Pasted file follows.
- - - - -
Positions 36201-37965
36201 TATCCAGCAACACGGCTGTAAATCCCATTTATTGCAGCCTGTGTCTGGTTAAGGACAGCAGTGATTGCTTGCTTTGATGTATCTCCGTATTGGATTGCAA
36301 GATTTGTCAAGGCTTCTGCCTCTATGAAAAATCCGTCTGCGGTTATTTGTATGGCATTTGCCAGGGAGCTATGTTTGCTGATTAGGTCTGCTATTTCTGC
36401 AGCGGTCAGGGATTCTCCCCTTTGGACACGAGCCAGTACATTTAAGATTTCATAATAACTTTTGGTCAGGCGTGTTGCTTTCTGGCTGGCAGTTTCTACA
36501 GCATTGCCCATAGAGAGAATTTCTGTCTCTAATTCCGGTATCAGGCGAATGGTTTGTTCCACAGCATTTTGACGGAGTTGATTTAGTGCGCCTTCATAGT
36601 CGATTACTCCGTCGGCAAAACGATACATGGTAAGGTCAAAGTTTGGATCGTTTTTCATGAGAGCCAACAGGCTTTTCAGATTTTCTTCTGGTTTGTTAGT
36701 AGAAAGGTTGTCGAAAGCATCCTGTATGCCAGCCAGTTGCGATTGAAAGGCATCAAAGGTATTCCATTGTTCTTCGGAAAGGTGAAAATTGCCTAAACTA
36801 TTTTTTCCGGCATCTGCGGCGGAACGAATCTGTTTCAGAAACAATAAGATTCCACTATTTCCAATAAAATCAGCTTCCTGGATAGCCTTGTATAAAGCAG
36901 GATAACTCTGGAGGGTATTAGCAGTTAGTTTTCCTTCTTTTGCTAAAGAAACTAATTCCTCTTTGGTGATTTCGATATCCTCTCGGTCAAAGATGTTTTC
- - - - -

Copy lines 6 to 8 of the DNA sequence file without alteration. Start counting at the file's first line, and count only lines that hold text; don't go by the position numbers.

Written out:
36601 CGATTACTCCGTCGGCAAAACGATACATGGTAAGGTCAAAGTTTGGATCGTTTTTCATGAGAGCCAACAGGCTTTTCAGATTTTCTTCTGGTTTGTTAGT
36701 AGAAAGGTTGTCGAAAGCATCCTGTATGCCAGCCAGTTGCGATTGAAAGGCATCAAAGGTATTCCATTGTTCTTCGGAAAGGTGAAAATTGCCTAAACTA
36801 TTTTTTCCGGCATCTGCGGCGGAACGAATCTGTTTCAGAAACAATAAGATTCCACTATTTCCAATAAAATCAGCTTCCTGGATAGCCTTGTATAAAGCAG